… homosexuality is not explicitly mentioned in any of the Buddha’s discourses (more than 20 volumes in the Pali Text Society’s English translation), we can only assume that it is meant to be evaluated in the same way that heterosexuality is. And indeed it seems that this is why it is not specifically mentioned. In the case of the lay man and woman where there is mutual consent, where adultery is not involved and where the sexual act is an expression of love, respect, loyalty and warmth, it would not be breaking the third Precept. And it is the same when the two people are of the same gender. Likewise promiscuity, license and the disregard for the feelings of others would make a sexual act unskillful whether it be heterosexual or homosexual. All the principles we would use to evaluate a heterosexual relationship we would also use to evaluate a homosexual one. In Buddhism we could say that it is not the object of one’s sexual desire that determines whether a sexual act is unskillful or not, but rather the quality of the emotions and intentions involved.
However, the Buddha sometimes advised against certain behavior not because it is wrong from the point of view of ethics but because it would put one at odds with social norms or because its is subject to legal sanctions. In these cases, the Buddha says that refraining from such behavior will free one from the anxiety and embarrassment caused by social disapproval or the fear of punitive action. Homosexuality would certainly come under this type of behavior. In this case, the homosexual has to decide whether she or he is going to acquiesce to what society expects or to try to change public attitudes. In Western societies where attitudes towards sex in general have been strongly influenced by the tribal taboos of the Old Testament and, in the New Testament, by the ideas of highly neurotic people like St. Paul, there is a strong case for changing public attitudes.”
But lets face it ~ sex complicates and it complicates things good. The focal point of so much drama centers right on a few tabs or slots doing what tabs or slots do and a whole truck-load of dumb-f*cks insisting that its their business. Buddhist practice is less of a black and white morality and more whether something is skillful. So you can distill most teachings to the essential view of avoiding a hedonistic life of mindless pleasure. Enjoyment is still meant to be enjoyed but in a mindful manner, with thought to how your decisions affect others. I keep thinking of the comment “Hate the sinner … ” wait…oh yes .. “Hate the sin not the sinner.” A Buddhist twist on this would be to hate the craving but not the object of the craving. So sex is no problem ethically but random drunk sex is, for all purposes, not skillful. Nor is avoiding sex if it causes a huge amount of inner-turmoil and pain. This is one of points where repressing behavior is unskillful. I firmly believe that Buddha would be pro-sex education as opposed to abstinence. It just seems more practical to educate and not wrapping oneself tight in a blanket of misguided faith, fear and egotism.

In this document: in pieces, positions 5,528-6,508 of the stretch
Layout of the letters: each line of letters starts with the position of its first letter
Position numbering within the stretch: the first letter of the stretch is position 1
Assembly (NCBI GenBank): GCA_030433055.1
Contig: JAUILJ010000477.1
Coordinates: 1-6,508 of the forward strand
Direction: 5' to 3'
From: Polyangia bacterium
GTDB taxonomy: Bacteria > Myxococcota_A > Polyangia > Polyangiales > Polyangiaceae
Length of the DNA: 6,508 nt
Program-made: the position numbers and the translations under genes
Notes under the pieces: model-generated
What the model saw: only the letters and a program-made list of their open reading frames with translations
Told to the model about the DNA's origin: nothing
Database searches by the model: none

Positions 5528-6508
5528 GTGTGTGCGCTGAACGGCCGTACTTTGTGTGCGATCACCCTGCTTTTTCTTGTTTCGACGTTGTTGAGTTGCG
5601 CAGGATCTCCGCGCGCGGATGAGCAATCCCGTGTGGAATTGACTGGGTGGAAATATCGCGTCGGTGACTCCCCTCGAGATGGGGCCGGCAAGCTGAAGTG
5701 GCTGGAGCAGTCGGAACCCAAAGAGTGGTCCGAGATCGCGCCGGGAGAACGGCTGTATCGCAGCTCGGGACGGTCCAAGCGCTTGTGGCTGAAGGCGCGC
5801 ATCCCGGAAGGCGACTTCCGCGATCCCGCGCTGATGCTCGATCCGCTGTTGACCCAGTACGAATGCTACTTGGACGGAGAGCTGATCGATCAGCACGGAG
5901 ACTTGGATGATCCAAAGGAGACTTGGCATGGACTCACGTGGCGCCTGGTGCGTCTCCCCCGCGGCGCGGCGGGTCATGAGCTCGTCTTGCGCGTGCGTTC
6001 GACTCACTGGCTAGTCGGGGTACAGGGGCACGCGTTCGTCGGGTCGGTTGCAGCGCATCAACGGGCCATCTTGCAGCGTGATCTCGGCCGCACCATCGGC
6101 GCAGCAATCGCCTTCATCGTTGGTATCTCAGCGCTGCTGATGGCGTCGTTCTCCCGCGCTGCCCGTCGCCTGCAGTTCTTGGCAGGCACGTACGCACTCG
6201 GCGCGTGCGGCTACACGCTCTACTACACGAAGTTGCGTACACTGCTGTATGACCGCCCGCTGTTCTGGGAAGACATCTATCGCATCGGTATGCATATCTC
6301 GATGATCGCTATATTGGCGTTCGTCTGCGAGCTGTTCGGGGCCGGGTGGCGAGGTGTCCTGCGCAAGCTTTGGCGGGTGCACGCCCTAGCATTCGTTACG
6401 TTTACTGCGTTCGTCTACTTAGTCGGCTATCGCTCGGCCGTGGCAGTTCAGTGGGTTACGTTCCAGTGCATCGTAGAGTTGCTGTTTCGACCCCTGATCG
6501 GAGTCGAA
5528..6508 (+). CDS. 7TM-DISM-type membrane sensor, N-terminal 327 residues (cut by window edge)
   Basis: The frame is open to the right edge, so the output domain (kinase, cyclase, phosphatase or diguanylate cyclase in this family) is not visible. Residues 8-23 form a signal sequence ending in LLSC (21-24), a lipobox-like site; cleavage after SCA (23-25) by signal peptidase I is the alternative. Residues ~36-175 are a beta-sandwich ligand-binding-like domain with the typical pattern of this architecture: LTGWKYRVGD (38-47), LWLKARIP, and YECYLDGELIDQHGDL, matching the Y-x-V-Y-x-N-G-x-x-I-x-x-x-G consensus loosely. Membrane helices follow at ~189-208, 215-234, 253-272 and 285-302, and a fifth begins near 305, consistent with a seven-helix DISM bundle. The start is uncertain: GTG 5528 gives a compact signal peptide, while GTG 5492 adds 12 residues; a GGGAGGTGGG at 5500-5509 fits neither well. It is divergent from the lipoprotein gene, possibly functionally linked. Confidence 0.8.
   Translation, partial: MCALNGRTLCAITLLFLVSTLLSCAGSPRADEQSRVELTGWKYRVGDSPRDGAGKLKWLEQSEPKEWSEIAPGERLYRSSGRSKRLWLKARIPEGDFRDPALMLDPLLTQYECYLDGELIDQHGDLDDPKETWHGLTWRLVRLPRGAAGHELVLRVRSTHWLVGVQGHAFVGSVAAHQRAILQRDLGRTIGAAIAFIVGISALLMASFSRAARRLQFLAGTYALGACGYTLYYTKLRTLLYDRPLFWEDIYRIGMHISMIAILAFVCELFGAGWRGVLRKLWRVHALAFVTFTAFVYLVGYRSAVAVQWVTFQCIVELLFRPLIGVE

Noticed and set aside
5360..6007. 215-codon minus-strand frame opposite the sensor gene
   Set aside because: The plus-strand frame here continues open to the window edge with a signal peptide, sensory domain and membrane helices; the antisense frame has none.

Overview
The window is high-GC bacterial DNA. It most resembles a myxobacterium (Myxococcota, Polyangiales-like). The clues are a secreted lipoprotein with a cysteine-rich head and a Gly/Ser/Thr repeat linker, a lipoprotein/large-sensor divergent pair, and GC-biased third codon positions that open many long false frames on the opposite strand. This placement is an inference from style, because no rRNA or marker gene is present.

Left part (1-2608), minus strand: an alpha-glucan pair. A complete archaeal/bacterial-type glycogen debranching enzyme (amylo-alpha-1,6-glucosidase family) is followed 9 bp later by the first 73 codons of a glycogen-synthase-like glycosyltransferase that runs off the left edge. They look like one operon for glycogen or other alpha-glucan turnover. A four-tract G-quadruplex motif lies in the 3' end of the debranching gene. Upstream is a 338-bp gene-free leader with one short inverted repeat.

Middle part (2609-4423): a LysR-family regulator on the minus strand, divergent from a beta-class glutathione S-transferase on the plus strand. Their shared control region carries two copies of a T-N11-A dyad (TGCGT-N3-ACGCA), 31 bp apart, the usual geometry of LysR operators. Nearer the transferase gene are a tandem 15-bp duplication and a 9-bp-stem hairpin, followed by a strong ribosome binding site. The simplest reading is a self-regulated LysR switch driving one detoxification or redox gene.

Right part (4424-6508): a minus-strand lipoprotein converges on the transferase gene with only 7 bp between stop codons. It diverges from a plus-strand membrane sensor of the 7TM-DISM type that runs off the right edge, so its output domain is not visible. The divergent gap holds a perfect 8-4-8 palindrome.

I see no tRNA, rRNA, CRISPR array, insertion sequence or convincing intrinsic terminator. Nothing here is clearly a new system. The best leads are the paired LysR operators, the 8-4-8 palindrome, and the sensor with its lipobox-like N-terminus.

So, for me, it comes down to the decision of acting destructively or acting from the paramitas. Through the internalizing of our practice and ability we approach all of our relationships like a Bodhisattva. Some Bodhisattvas dig the opposite sex and some Bodhisattvas dig the same (and some CAAAARRAZZY Bodhisattvas go both ways). Either way we approach without craving (anticipation, though, is completely fine) and with compassion, wisdom and generosity.
So what do you think? I barely scratched the surface but I would love your comments. Evangelizing or homophobic rants will be disemvoweled and mocked.
Additional Gay Buddhist Resources
- Gay Buddhist Sangha
- Transgender and Buddhism
- What would the Buddha have to say about gay liberation
- Homosexuality in the Japanese Buddhist Tradition
- Queer Dharma Vol 1&2 ~ Gay Sunshine Press